End of Watch

Yes – with caveats 

End of Watch is a weird movie. It is weird in that it is a conventional genre film that is aesthetically experimental. It is weird in that it goes to really dark places, but has morally righteous main characters. It is weird in best parts are the parts that play least like a film from the genre it is part of. It is also one hell of an (intentionally?) ugly looking movie.

Let’s get this out of the way, if you are not one for found footage, especially if the film half heartedly attempts to justify the conceit, you will not enjoy End of Watch as much as it probably deserves. That’s right, End of Watch is a found footage buddy cop, hang out, police procedural. And if that jumble of aesthetics and genres doesn’t at least makes you curious, at least know that the film holds together better than it has any right to. 

It is aesthetically bold (let’s put it that way) in its approach to film making and delivering narrative. End of Watch operated part of the time as a found footage film being made by one of the two main cop characters for a film class, intercut with found footage shot by gang members and “traditional” third person coverage. The traditional coverage adopts as much of the aesthetic properties of the found footage as possible, with zooms, handheld camera works for what appears to be a deliberate attempt to imitate autofocus. This does increase the intimacy between audience and characters by reducing our distance from them, but it is kind of surreal and disorienting, not entirely being sure whether we are watching from a character’s perspective or not, except for noticing a bump in image detail from time to time. 

Coupled with the use of found footage is a breaking of rules and conventions you would expect from traditional coverage. Shots are framed at odd angles, the line is broken, and temporal continuity between cuts is played with, lending the film a jittery energy in high tension moments. It’s a kind of raw, punk feel that makes me feel it could have benefitted Suicide Squad. At least in part, not for a whole movie. A particular segment of note is a fire rescue that is dazzlingly disorienting, and rather tense as a result. Shot primarily from point of view miniaturised digital video cameras, frantically cutting between the two characters, low to the ground as they are crawling through a smoke filled house. It is immediate, nauseatingly so. So much so that when the characters exit the house, the relative stillness and space afforded by the exterior location is rendered just as surreal as the disjointed interior shots.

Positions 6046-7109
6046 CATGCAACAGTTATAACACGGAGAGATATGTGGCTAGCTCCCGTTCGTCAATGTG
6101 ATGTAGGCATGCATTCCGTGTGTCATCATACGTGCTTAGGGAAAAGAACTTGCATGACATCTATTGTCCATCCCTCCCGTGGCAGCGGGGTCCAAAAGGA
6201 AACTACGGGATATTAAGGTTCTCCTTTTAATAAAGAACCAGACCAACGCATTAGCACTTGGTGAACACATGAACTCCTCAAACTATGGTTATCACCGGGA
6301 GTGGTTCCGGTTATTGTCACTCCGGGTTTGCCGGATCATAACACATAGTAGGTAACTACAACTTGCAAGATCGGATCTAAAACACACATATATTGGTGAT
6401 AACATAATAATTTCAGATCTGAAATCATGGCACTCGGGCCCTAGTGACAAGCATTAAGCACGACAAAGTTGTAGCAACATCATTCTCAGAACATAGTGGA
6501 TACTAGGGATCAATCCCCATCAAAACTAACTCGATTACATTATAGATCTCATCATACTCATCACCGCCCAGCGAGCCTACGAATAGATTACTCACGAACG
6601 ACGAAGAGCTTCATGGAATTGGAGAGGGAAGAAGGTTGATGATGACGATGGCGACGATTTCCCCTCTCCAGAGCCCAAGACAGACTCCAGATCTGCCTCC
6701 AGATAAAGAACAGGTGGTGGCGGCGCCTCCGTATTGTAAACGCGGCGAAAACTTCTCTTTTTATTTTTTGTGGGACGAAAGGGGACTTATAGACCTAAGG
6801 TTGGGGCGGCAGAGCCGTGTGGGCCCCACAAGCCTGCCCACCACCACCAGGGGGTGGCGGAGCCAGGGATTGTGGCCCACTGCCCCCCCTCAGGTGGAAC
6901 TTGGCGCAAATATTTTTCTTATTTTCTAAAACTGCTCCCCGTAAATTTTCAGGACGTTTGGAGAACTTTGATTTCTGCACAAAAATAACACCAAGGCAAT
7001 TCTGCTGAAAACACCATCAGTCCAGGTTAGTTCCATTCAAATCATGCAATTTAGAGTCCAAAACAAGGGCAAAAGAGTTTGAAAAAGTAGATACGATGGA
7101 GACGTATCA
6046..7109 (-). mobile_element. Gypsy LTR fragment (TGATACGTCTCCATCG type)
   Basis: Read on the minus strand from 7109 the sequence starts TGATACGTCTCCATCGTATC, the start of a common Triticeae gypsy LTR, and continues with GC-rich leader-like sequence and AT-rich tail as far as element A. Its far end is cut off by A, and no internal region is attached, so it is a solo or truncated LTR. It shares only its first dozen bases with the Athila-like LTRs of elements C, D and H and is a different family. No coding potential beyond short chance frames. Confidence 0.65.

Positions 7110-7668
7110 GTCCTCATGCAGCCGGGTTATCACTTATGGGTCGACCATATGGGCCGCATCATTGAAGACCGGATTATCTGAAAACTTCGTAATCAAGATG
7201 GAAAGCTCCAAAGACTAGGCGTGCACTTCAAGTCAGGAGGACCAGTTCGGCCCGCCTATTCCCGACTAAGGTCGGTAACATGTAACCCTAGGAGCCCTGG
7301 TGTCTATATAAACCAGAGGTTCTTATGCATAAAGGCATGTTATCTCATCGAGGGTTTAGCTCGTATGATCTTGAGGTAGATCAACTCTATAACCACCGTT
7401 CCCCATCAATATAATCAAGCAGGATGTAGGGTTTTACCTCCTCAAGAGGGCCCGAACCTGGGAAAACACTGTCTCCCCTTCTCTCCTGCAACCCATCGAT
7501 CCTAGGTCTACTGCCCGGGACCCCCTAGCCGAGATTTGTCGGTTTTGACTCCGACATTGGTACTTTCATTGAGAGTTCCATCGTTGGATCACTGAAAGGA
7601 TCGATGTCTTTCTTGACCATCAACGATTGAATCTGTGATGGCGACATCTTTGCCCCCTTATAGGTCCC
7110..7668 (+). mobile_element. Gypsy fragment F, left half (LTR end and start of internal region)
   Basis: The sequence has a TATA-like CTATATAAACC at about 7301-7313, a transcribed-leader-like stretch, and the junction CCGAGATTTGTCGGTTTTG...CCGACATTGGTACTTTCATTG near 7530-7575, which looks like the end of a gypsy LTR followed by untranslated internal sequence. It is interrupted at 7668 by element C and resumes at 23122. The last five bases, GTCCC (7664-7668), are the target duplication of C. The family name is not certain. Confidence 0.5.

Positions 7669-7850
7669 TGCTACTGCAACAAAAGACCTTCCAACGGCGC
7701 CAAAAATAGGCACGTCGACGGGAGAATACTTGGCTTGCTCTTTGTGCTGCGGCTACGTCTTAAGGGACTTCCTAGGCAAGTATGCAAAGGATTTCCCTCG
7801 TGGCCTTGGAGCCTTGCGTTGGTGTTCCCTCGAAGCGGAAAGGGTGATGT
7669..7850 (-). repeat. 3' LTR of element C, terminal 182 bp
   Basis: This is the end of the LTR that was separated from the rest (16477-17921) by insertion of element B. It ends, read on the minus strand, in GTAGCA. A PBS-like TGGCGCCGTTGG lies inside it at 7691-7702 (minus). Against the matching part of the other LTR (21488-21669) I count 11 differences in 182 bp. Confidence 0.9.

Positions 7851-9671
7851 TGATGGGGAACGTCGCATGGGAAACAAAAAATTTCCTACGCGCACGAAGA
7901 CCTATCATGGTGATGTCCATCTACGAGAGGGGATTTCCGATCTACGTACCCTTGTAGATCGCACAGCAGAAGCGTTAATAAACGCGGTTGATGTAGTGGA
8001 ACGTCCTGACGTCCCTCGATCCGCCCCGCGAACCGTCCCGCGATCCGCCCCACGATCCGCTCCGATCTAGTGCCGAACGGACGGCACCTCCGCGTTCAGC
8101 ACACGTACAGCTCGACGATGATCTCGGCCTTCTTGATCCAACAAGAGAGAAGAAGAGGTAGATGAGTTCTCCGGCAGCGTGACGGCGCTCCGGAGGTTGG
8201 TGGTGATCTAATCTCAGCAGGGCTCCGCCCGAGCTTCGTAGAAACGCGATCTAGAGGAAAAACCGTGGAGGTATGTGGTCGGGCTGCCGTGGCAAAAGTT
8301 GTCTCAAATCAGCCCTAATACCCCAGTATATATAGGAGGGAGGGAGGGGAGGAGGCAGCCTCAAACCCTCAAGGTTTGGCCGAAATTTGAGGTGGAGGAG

And it is when things slow down and switch gears to hang out flick that things actually start going from interesting aesthetic experiment to good time at the movies. This film lives and dies on the performance of its two central characters, and their chemistry is so electric and genuine, it feels like you are on a ride along with people who have been friends for years. They bond through playful teasing, recounting stories from their youths, and talking about their better halves. There is a sense of warmth and humanity present here that speaks to a commitment to its characters first and foremost, only then building tension and adding wrinkles to the narrative after we have become invested.